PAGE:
The famous saying by Benjamin Franklin neatly summarises estate planning: ‘Only two things in life are certain: Death and Taxes.’

While we can attempt to delay death through fitness, eating healthily and minimising stress you cannot avoid it. In respect of taxes, we can avoid taxes, but one cannot evade it.

Wealth management
In order to protect the financial independence of individuals and family; one must factor in the country’s present and future prospects, economic stability, not forgetting that it is after-tax returns that count while alive and on death.

So why do residents of a country pay tax?

People vote for a government which will collect taxes and in return govern for the benefit of all in the country. This includes law and order, the provision of social services and infrastructure. The government’s job is to give life to this concept and taxes levied must be for the benefit of all, including social upliftment. When a government fails to provide value then residents become reluctant to pay taxes and ultimately should vote the government out.

How can I reduce my Income Tax?

Every person/taxpayer that earns an income is liable for tax. Income under the threshold as set by SARS is not taxed.

Tax threshold: Net income under R83 100 pa is tax-free (including rentals)
Max tax rate: Net income above R1 577 301 is taxed at 45% (including rentals)

RSA tax rates 2021 (March 1, 2020 – February 28, 2021) 

RSA corporate tax rate is 28% and dividends are taxable.

One can reduce income tax by seeking out and switching to a tax jurisdiction that has “kinder” income tax rates.

What does avoid inheritance taxes mean?
The easiest way to avoid taxes is to be broke on death. Not a great strategy as most of us would like to believe that, materially we progressed during our lifetime.

Let’s examine the current inheritance tax/estate duty applicable to a South African.

The South African SARS formula for Estate Duty (summarised)                

Total Assets less debts and winding up expenses is taxed as follows:

Total net estate under R30 million Estate Duty is 20%.

Total net estate above R30 million Estate Duty is 25%.

E.g. 1: Net estate R10 million: estate duty on R10 million at 20% = R2 million Estate Duty taxes

E.g. 2: Net Estate R70 million: Estate Duty on R30 million at 20% + on R40 million at 25% = R6 million + R10 million = Total Estate Duty taxes R16 million.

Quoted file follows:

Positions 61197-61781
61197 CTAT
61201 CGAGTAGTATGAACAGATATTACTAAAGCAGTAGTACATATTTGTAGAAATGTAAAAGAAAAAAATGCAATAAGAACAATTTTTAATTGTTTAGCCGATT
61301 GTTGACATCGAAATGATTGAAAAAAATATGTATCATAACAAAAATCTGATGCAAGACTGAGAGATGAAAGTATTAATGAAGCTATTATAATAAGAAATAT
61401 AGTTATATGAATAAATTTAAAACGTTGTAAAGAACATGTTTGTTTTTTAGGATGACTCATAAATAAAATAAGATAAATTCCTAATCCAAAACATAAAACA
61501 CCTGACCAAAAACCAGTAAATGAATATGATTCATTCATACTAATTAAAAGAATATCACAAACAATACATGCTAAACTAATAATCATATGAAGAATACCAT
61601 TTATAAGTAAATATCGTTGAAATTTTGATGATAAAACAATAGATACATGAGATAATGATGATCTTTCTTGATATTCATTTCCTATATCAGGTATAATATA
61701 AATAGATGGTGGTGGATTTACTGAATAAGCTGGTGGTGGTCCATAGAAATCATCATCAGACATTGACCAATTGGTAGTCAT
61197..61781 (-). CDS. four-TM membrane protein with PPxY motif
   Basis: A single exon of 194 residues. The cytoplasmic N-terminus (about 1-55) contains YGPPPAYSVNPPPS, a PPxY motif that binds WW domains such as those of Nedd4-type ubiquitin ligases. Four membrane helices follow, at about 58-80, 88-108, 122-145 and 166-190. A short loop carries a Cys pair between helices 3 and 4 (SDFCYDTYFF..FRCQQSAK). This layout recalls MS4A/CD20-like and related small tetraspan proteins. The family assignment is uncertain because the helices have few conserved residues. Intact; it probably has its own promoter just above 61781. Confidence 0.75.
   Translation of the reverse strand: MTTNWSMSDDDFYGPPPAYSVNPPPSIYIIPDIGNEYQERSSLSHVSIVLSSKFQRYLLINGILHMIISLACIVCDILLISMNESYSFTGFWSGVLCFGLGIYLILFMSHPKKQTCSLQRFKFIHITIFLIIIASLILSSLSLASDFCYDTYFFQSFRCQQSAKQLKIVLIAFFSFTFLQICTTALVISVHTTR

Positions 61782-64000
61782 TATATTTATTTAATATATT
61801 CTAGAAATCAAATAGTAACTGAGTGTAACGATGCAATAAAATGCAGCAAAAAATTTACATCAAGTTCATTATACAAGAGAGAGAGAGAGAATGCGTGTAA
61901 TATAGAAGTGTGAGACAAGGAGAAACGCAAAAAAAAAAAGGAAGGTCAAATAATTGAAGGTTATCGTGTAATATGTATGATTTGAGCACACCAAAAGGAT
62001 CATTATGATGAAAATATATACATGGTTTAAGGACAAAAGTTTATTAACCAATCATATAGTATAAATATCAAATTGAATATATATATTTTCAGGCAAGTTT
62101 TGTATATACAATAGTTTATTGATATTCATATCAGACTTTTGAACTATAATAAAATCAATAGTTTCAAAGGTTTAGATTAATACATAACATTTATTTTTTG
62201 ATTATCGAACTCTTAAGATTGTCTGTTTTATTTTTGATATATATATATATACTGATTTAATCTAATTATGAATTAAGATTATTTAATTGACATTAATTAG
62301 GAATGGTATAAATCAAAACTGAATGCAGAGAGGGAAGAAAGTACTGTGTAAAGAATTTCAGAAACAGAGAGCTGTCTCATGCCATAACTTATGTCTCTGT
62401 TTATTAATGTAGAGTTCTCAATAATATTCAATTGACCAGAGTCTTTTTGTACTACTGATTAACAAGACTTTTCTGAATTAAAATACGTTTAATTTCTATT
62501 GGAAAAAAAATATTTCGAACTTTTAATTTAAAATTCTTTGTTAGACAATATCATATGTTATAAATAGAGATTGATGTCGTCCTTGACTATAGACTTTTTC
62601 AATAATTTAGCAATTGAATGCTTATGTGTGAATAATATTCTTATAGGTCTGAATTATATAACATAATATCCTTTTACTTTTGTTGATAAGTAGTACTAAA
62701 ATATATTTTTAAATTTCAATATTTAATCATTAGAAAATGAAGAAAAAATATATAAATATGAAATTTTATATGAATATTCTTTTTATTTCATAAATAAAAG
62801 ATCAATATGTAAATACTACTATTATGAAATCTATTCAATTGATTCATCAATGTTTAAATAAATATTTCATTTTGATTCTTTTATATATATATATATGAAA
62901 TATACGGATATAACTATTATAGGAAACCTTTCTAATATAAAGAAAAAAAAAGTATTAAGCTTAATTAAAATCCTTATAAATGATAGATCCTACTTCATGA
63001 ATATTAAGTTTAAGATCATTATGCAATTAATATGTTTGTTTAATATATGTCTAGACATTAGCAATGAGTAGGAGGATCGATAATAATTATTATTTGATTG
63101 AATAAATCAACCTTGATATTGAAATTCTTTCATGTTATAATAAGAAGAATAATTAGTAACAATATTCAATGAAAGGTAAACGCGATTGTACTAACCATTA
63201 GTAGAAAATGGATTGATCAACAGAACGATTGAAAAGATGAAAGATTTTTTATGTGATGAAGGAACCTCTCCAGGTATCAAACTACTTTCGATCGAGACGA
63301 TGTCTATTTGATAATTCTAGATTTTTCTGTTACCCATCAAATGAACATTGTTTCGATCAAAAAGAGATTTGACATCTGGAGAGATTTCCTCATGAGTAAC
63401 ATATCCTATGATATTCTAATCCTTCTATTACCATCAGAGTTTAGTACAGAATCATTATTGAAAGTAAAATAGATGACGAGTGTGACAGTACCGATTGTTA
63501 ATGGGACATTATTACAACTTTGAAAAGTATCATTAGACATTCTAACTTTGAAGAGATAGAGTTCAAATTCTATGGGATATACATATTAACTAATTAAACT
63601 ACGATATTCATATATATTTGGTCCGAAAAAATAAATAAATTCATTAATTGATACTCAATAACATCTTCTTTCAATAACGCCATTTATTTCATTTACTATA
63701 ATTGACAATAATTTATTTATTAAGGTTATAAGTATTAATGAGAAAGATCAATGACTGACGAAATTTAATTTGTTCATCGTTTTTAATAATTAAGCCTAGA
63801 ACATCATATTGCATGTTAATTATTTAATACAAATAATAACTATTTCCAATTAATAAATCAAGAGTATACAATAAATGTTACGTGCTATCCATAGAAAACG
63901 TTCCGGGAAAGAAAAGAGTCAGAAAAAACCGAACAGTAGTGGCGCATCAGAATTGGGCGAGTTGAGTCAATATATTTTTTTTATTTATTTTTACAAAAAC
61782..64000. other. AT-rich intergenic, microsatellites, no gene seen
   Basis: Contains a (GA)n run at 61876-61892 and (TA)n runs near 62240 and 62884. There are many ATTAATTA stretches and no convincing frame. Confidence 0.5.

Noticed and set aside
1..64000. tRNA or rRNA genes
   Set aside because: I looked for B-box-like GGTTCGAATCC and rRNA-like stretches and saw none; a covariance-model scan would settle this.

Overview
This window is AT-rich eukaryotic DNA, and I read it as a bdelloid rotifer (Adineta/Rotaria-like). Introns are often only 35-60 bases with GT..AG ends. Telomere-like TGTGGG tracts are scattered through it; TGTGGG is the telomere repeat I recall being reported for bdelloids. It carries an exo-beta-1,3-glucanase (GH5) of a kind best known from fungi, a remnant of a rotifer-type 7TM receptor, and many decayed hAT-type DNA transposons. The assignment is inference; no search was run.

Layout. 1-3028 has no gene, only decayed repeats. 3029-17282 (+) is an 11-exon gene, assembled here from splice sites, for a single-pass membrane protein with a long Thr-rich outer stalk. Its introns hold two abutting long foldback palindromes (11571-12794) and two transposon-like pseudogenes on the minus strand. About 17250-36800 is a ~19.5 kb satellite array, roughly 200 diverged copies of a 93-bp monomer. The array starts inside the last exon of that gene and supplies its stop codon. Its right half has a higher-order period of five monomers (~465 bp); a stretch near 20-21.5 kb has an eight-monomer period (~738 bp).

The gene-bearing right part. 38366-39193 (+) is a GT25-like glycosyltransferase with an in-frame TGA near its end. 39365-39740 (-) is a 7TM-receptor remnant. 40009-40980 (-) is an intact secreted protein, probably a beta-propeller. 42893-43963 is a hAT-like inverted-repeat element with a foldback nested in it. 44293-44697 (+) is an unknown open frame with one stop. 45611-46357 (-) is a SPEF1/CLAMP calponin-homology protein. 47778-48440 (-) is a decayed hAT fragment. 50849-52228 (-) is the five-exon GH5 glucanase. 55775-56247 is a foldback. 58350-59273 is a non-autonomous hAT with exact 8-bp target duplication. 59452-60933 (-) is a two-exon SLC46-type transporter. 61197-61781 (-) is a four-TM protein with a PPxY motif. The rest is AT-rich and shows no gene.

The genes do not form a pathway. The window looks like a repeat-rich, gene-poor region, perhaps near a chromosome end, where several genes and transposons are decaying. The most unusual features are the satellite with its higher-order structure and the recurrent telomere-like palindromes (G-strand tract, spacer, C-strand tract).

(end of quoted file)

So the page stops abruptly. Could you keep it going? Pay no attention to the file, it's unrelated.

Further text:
My heirs live in another country, what is their position?
Globalisation has caused widespread disruption to families. It is not uncommon to find the parents in South Africa and children and grandchildren on multiple continents. Heirs may inherit wherever they reside.

Before heirs inherit the winding-up expenses and taxes have to be paid, in cash. If there is no liquidity/cash in the estate, then there is the “forced sale” of assets which often are not realised for their full value. Life insurance is often employed to create liquidity in an estate and pay the taxes. (RSA life insurance itself is an asset in the estate, is estate dutiable, even if paid directly to the heir/beneficiary)

If one relocated assets to a tax residency of a country that does not levy estate duty taxes, then the above estate duty taxes would not apply.

How do I switch tax jurisdiction?
The so-called 183-day rule serves as a rule of thumb for determining tax residency. It basically states, that if a person spends more than half of the year (183 days) in a single country, then this person will become a tax resident of that country.

It is possible to be resident for tax purposes in more than one country at the same time. This is known as dual tax residency.

One of the countries would be your primary tax residency. This means that the primary tax residency determines the final tax bill; irrespective of whether the individual has paid tax in another tax jurisdiction. Dual taxation agreements between tax authorities are put in place to limit double taxation on the same income and assets.

How do I stop my current primary tax residency?
Become resident and tax resident of another country, and inform your local tax office, of your intentions.

How do you demonstrate your intentions to switch tax residency to your new and existing tax office?

Some pointers:
To obtain tax residency in a new jurisdiction

  • • Abide by the tax residency formula of your new country, i.e. stay more than 183 days per annum
  • • Obtain residency
  • • Obtain a tax number
  • • Maintain a permanent home
  • • Open a bank account

To demonstrate your intentions to switch tax residency

  • • Inform the local tax authorities of your intentions to relocate
  • • Do not spend more than 183 days in South Africa
  • • Do not retain a permanent home
  • • Do not keep a dog
  • • Spouse and any dependants must be permanently settled in your new country

A tax swallow follows the sun and minimises tax

One must accept that tax will be paid “somewhere” but one can choose jurisdictions that are tax-friendly. One such country is Cyprus with the following benefits:

  • • No estate duty, inheritance or donations tax
  • • No taxes on income and rentals up to €19 500 per annum per taxpayer (At R17: €10 500 equates to R331 500. RSA tax threshold R83 100 per annum)
  • • The top rate of income tax: 35%
  • • Obtain residency by property investment (only need a clear police record)
  • • The 60-day rule can be applied, designed to attract quality residents to Cyprus in return for tax breaks. The rule requires a minimum of 60 days of residency per annum in Cyprus and not more than 183 days in another tax jurisdiction.


Who would benefit from switching tax jurisdictions?
In summary, a taxpayer can be a tax swallow by switching tax jurisdictions, or set up the framework to be implemented when required; saving enormous amounts in current and future taxes, and still be able to visit the home country (less than 183 days pa). For more Email  Web